(22)

Inequality (19) is proved.

(2) For (20), from Lemma 2.2 and Lemma 2.4, we can obtain

$\begin{array}{r}{\parallel HAH-HAY{\left({Y}^{\prime }{A}^{-}Y\right)}^{+}{Y}^{\prime }AH\parallel }_{2}\\ \phantom{\rule{1em}{0ex}}={\lambda }_{1}\left(HAH-HAY{\left({Y}^{\prime }{A}^{-}Y\right)}^{+}{Y}^{\prime }AH\right)\\ \phantom{\rule{1em}{0ex}}\ge {\lambda }_{1}\left({\left(H{A}^{+}H\right)}^{+}\right)\\ \phantom{\rule{1em}{0ex}}={\parallel {\left(H{A}^{+}H\right)}^{+}\parallel }_{2}\\ \phantom{\rule{1em}{0ex}}\ge \frac{\tau +k-1}{k\tau }{\left\{\frac{{\sum }_{i=1}^{k}2{\lambda }_{i}^{1/2}{\lambda }_{a-i+1}^{1/2}}{{\sum }_{i=1}^{k}\left({\lambda }_{i}+{\lambda }_{a-i+1}\right)}\right\}}^{2}{\parallel HAH\parallel }_{2}.\end{array}$
(23)

The proof of inequality (20) is completed. □

Partition matrix $A\ge 0$ as follows:
$A=\left(\begin{array}{cc}{A}_{11}& {A}_{12}\\ {A}_{21}& {A}_{22}\end{array}\right),\phantom{\rule{2em}{0ex}}{A}_{11.2}={A}_{11}-{A}_{12}{A}_{22}^{-}{A}_{21},$
(24)

where $A\ge 0$ of ranka, ${A}_{11}\ge 0$ of rankk, ${A}_{11}$ is $p×p$ and ${A}_{22}$ is $q×q$, $p+q=n$.

Now we give another theorem.

Theorem 2.2 Suppose A be an $n×n$ nonnegative definite matrix of ranka partitioned as in (24) and suppose that
$rank\left(A\right)=rank\left({A}_{11}\right)+rank\left({A}_{22}\right);$
then
$\frac{{\parallel {A}_{12}{A}_{22}^{-}{A}_{21}\parallel }_{2}}{{\parallel {A}_{11}\parallel }_{2}}\le \frac{\tau +k-1}{k\tau }\frac{\left[{\sum }_{i=1}^{k}{\left({\lambda }_{i}^{1/2}-{\lambda }_{a-i+1}^{1/2}\right)}^{2}\right]\left[{\sum }_{i=1}^{k}{\left({\lambda }_{i}^{1/2}+{\lambda }_{a-i+1}^{1/2}\right)}^{2}\right]}{{\left[{\sum }_{i=1}^{k}\left({\lambda }_{i}+{\lambda }_{a-i+1}\right)\right]}^{2}},$
(25)
$\frac{{\parallel {A}_{11.2}\parallel }_{2}}{{\parallel {A}_{11}\parallel }_{2}}\ge \frac{\tau +k-1}{k\tau }{\left\{\frac{{\sum }_{i=1}^{k}2{\lambda }_{i}^{1/2}{\lambda }_{a-i+1}^{1/2}}{{\sum }_{i=1}^{k}\left({\lambda }_{i}+{\lambda }_{a-i+1}\right)}\right\}}^{2},$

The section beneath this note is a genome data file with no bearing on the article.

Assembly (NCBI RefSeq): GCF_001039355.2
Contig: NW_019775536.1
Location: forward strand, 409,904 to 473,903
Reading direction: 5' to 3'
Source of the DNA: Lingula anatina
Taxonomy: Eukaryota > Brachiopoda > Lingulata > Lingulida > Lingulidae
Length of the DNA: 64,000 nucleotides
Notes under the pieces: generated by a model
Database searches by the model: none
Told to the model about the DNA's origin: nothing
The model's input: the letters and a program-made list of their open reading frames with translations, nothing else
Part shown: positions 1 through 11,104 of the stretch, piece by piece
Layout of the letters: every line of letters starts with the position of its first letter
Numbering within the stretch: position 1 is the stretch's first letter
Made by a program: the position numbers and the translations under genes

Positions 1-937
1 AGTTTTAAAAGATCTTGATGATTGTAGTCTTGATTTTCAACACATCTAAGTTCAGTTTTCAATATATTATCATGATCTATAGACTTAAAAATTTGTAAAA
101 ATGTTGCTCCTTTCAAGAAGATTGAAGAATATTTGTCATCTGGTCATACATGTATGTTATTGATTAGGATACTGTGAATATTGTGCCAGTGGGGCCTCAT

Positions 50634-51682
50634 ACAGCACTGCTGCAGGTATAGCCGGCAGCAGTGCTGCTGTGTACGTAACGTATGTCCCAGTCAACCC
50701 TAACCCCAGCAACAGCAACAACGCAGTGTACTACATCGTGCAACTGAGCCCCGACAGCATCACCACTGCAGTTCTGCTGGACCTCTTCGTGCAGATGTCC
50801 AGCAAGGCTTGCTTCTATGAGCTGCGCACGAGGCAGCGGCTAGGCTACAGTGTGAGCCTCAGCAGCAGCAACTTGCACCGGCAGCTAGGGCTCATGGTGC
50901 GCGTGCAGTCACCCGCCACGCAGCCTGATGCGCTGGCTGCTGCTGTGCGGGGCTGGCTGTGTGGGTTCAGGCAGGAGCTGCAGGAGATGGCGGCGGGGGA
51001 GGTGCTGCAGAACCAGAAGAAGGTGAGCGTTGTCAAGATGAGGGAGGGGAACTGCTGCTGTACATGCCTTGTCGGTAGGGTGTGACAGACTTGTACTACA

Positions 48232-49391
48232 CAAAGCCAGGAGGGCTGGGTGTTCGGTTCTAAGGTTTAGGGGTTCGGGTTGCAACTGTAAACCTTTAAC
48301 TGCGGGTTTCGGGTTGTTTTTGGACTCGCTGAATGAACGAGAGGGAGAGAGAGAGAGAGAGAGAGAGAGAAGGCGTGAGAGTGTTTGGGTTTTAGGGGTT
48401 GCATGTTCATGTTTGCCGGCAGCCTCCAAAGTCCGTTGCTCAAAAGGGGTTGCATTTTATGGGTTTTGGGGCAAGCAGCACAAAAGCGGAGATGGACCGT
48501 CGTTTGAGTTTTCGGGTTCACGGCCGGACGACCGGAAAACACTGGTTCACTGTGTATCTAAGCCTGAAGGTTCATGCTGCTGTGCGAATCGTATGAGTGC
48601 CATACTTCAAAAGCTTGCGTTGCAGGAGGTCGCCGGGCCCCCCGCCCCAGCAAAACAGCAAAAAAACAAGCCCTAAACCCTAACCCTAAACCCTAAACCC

(26)

where ${\lambda }_{1}\ge \cdots \ge {\lambda }_{a}>0$ are the nonzero eigenvalues of A, $\tau =\frac{{\lambda }_{1}\left({A}_{11}\right)}{{\lambda }_{k}\left({A}_{11}\right)}$ is the condition number of matrix ${A}_{11}$.

Proof (1) Since $A>0$, let the $n×p$ matrix X be $\left(\begin{array}{c}{I}_{p}\\ 0\end{array}\right)$ and $n×q$ matrix Y be $\left(\begin{array}{c}0\\ {I}_{q}\end{array}\right)$, then we obtain ${X}^{\prime }AY={A}_{12}$, ${Y}^{\prime }AY={A}_{22}$, ${Y}^{\prime }AX={A}_{21}$, ${X}^{\prime }AX={A}_{11}$, ${X}^{\prime }X={I}_{p}$, $H=X{X}^{\prime }$, $\tau =\frac{{\lambda }_{1}\left({A}_{11}\right)}{{\lambda }_{k}\left({A}_{11}\right)}$, $\mathrm{\Re }\left(X\right)\subset \mathrm{\Re }\left(A\right)$ and ${X}^{\prime }{P}_{A}Y=0$. Substituting it into Theorem 2.1, we can get the two inequalities involving ${A}_{22}^{-1}$.

(2) As $A\ge 0$, A can be partitioned as in (24) with ${A}_{11}\ge 0$ and ${A}_{22}\ge 0$, then $\mathrm{\Re }\left({A}_{12}\right)\subset \mathrm{\Re }\left({A}_{11}\right)$ and $\mathrm{\Re }\left({A}_{21}\right)\subset \mathrm{\Re }\left({A}_{22}\right)$. On the other hand, using $rank\left(A\right)=rank\left({A}_{11}\right)+rank\left({A}_{22}\right)$, we get $\mathrm{\Re }\left(X\right)\subset \mathrm{\Re }\left(A\right)$, which is needed in Theorem 2.1. □

## 3 Applications to statistics

In this section, we give several inequalities involving covariance matrices, an alternative based on the spectral norm of the relative gain of the covariance adjusted estimator and its upper bound by using the inequalities in Section 2.

### 3.1 New measure of association

Suppose that μ and ν are $p×1$ and $q×1$ random vectors and that we have the covariance matrix
$Cov\left(\begin{array}{c}\mu \\ \nu \end{array}\right)={\mathrm{\Sigma }}_{n×n}=\left(\begin{array}{cc}{\mathrm{\Sigma }}_{11}& {\mathrm{\Sigma }}_{12}\\ {\mathrm{\Sigma }}_{21}& {\mathrm{\Sigma }}_{22}\end{array}\right),$
(27)

where $n=p+q$.

Wang and Ip  have discussed the following measure of association for $\mathrm{\Sigma }>0$: